EUROMILLIONS drawing series //
Expo & Book Launch — 18.02 > 26.02.2021
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‘EUROMILLIONS drawing series’
Claus assembles elements from various sources. In the process of preparatory sketching; a sort of abstraction takes place, going on from these as a basis for her works, the play of combining and re-drawing can begin.
In this series you can find daily objects with a twist such as; wine openers with dogheads, Belgian boots, an enflamed tv, an Euromillions - welcome - floor math, a Spanish coat of arms, a villain with a small purse, and colorful chairs chained to one another.
Swirly drawn words evoke a playful entanglement with the figures. Brands become characters, colors become motives, figuration becomes a fast outline. Overpainted layers become apparent allowing the shapes in remaining present. The banality of everyday objects makes place for a twisted humour in a subtle way.
From an approach that draws a line on paper, Ines Claus (°Antwerp, 1993) seems to encounter us to speak with words dressed by objects.
From the almost painted drawing, brushing past the edition, as far as the installation, she shows an imported common dream, from a culture contrasted by the ‘cheap’n chic’. The artist collects books and intriguing images that inspire her logic presentational supports.
Her method extracts an element and/or attitude captured by reality, to bring them to a simple évidence. A solid colored flat surface, a collage, this study of interweaving seeks for an object relationship, which Ines Claus subtracts from a fascination for visual languages peculiar to publicity, furniture design or fashion. In this way the very essence of a Gucci which represents the form of an A-list, here sought after into a substance that is the people, creates a motive close to the pop culture that parades in front of her. The object of lust then takes an attitude, and becomes a character, an almost animism, and hybridizes in an esthetic likely to the way the artist reads its’ environment.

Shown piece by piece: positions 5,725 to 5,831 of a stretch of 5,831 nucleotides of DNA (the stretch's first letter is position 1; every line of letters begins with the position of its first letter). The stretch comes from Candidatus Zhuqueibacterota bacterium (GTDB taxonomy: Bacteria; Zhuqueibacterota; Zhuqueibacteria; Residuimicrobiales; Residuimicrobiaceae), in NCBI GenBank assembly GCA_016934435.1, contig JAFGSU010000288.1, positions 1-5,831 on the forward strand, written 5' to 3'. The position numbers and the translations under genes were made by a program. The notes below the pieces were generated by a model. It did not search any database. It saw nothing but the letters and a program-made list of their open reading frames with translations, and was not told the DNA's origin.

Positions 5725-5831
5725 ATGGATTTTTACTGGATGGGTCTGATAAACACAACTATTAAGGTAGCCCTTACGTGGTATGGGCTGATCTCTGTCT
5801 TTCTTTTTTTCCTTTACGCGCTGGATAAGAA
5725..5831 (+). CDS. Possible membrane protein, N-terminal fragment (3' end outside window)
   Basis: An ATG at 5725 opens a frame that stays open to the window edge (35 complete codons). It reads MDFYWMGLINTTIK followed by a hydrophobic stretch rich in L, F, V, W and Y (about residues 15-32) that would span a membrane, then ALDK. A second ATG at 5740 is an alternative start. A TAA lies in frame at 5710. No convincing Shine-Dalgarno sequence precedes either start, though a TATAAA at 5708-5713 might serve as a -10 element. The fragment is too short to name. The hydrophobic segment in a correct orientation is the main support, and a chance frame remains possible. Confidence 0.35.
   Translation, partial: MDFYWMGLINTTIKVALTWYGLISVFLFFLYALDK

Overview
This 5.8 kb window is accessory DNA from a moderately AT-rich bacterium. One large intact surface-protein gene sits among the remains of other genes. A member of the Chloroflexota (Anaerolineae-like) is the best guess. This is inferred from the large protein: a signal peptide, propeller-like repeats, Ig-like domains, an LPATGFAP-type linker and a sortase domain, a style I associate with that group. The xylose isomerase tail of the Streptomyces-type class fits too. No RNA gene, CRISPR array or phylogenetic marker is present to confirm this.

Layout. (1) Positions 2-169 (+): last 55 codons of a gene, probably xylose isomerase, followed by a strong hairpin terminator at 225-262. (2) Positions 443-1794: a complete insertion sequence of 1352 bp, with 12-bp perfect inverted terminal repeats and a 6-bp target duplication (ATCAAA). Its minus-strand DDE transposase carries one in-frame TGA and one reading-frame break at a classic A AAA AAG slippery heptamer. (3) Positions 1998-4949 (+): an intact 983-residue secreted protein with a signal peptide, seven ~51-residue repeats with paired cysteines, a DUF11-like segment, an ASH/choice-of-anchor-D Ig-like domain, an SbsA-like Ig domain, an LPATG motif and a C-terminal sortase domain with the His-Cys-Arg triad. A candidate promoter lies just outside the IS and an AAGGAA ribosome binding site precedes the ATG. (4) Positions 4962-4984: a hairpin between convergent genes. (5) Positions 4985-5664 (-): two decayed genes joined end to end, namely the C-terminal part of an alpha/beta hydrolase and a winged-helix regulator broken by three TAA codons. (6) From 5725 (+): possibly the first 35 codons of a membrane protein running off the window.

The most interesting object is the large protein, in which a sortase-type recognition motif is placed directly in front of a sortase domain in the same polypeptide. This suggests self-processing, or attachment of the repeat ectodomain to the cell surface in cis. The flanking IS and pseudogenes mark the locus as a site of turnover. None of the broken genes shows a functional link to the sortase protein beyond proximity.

A dog; its chain forms something else then intended, a pair of shoes with something amiss, simplified by the pictural technique of the artist, becomes an axiom, translating an almost Californian dandyism within a popular Belgium. These social symbols then unify, and a narrative subject changes the common sense of what we are used to see, and loads its work of a true lecture of our behavior and social and cultural perspectives.